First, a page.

Transfer of neuroantigen-reactive CD8 cells inhibits experimental allergic encephalomyelitis (322) through antigen-specific suppression. In CD8 knockout mice, attacks resolve, but later relapses still occur. This suggests that CD8 cells do not terminate the inflammation in mice but do prevent recurrent attacks. Generalizations across species are suspect, however. The major suppressor cell subpopulation in mice consists of CD4+CD25+ T regulatory cells; however, in multiple sclerosis, the more potent subset is CD8+CCD28-.
The defect in mitogen-induced CD8 suppressor cell function in multiple sclerosis is unexplained, but it correlates highly with clinical activity (r = 0.79) (09), far better than MRI correlates with clinical disease (r = 0.25). MRI also correlates poorly with serum cytokine levels (157). The CD8 suppressor defect in multiple sclerosis is corrected with IFN-beta, glatiramer acetate, beta2-adrenergic agonists, and Fc receptor ligands. Monitoring of suppressor cell function, or expression of CD8, ILT3, or CD80, or specific Th1, Th2, and Th17 markers could predict impending attacks of multiple sclerosis, could differentiate multiple sclerosis attacks from transient fever-induced worsening, and could mirror therapeutic responses to drugs.
CD4+ CD25++ (CD39+) FoxP3+ T regulatory cells (Treg), CD56bright NK suppressor cells, and follicular regulatory T cells have reduced function in multiple sclerosis (289). Naïve B cells produce less IL-10 than normal in multiple sclerosis (80), although the same laboratory later stated that Bregs may have increased function in multiple sclerosis. Memory Tregs return to normal levels in progressive disease (305). The environment in the eye is immunosuppressive; very small amounts of retinal antigens create CD4 CD25+ cells that inhibit immunity in mice. The CNS is likely to behave similarly. CD4 Treg development requires IL-2, IL-7, vitamin A, TGF-beta, and indoleamine dioxygenase (induced by IFN-beta). These cells can also be induced by cAMP agonists and apoptotic cells, including antigens from dying brain cells draining to deep cervical lymph nodes.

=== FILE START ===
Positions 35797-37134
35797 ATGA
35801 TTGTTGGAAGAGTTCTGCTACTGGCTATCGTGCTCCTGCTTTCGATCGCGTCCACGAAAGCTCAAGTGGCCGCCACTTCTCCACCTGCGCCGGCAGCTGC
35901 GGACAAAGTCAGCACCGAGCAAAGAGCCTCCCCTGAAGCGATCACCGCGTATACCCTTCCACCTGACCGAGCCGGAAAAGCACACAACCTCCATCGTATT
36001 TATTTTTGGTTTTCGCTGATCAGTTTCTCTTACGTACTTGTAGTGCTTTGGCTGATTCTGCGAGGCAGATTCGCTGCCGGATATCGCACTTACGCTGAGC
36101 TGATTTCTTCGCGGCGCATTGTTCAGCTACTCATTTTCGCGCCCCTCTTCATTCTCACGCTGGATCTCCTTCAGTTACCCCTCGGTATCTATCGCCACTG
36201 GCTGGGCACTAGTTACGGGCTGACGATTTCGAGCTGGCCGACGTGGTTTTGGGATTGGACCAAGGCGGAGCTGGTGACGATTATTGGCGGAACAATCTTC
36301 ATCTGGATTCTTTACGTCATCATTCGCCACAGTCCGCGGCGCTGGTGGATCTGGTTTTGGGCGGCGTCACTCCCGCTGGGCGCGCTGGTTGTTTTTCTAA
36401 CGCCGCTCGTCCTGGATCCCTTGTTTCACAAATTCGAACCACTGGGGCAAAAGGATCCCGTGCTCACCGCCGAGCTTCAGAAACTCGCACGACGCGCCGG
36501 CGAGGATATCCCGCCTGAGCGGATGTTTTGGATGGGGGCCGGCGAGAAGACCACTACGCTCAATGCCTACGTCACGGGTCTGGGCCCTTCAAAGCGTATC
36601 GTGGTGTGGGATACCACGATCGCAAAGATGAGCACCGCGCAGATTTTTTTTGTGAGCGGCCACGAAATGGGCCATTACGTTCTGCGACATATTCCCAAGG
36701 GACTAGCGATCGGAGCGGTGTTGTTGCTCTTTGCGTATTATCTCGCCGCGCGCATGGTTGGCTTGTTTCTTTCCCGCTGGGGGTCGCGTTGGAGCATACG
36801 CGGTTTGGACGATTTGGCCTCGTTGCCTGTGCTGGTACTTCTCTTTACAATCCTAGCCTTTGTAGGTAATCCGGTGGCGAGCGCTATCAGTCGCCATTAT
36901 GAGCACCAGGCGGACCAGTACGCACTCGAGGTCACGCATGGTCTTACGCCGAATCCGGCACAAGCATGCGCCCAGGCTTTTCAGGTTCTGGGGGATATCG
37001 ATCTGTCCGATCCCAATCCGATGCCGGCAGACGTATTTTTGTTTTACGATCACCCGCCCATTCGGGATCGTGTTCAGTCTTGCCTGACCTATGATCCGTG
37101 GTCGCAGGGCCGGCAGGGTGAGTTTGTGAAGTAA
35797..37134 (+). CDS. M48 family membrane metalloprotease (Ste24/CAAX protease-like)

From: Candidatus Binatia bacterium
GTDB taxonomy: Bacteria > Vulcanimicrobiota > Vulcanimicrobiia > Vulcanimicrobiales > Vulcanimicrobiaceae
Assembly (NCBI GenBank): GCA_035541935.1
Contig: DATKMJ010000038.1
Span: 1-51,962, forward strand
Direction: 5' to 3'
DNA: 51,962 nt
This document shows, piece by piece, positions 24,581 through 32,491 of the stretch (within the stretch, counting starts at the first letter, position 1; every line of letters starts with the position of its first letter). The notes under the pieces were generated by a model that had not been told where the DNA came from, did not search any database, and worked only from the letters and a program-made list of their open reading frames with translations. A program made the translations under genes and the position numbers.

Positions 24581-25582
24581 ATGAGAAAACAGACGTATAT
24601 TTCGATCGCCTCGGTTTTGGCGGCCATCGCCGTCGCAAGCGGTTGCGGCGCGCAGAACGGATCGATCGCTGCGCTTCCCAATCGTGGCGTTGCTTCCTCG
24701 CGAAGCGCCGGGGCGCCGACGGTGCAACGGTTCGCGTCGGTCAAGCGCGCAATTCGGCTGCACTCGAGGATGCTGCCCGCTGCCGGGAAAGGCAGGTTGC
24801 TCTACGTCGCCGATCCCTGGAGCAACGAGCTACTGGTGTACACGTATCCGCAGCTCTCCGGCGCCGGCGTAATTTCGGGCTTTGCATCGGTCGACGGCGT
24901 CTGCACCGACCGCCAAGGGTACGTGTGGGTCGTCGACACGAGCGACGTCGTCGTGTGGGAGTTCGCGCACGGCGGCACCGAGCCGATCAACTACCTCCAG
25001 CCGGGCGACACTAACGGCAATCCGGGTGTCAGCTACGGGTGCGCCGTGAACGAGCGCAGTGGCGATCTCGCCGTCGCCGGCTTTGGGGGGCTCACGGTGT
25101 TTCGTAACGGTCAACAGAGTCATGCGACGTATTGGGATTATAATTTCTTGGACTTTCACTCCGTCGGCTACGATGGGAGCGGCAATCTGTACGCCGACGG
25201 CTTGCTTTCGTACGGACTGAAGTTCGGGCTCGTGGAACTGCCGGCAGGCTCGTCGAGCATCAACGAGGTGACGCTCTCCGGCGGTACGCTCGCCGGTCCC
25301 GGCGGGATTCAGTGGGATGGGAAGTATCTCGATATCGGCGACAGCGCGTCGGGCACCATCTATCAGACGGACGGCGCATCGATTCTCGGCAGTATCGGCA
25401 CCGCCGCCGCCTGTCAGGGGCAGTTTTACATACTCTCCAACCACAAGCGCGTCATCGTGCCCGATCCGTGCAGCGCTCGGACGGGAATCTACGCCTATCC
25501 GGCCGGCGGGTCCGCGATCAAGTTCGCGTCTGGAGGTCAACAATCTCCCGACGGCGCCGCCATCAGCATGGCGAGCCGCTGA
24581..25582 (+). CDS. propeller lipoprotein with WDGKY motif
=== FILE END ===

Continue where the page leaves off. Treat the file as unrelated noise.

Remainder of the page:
Tr1 CD4 suppressor cells secrete 6 times less inhibitory IL-10 in multiple sclerosis. Target multiple sclerosis cells are also resistant to IL-10 compared to normal controls (190).
Myeloid suppressor cells are precursors of macrophages, dendritic cells, and granulocytes. They increase in number during exacerbations (140/million mononuclear cells) versus normal controls (5/million), fall during stable disease (15/million), and have potent function in multiple sclerosis (131).
Thymic export of new T cells is reduced in multiple sclerosis, so blood T cells have fewer T cell receptor recombinant DNA excision circles (Trec). The age of these cells can be quantitated; each time peripheral T cells divide, the number Trec per cell is halved. Recent thymic emigrants including naive T cells and Tregs are reduced in relapsing-remitting multiple sclerosis (118). Using this measure, the immune system in multiple sclerosis ages prematurely, and it is 30 years older than that of healthy controls (127).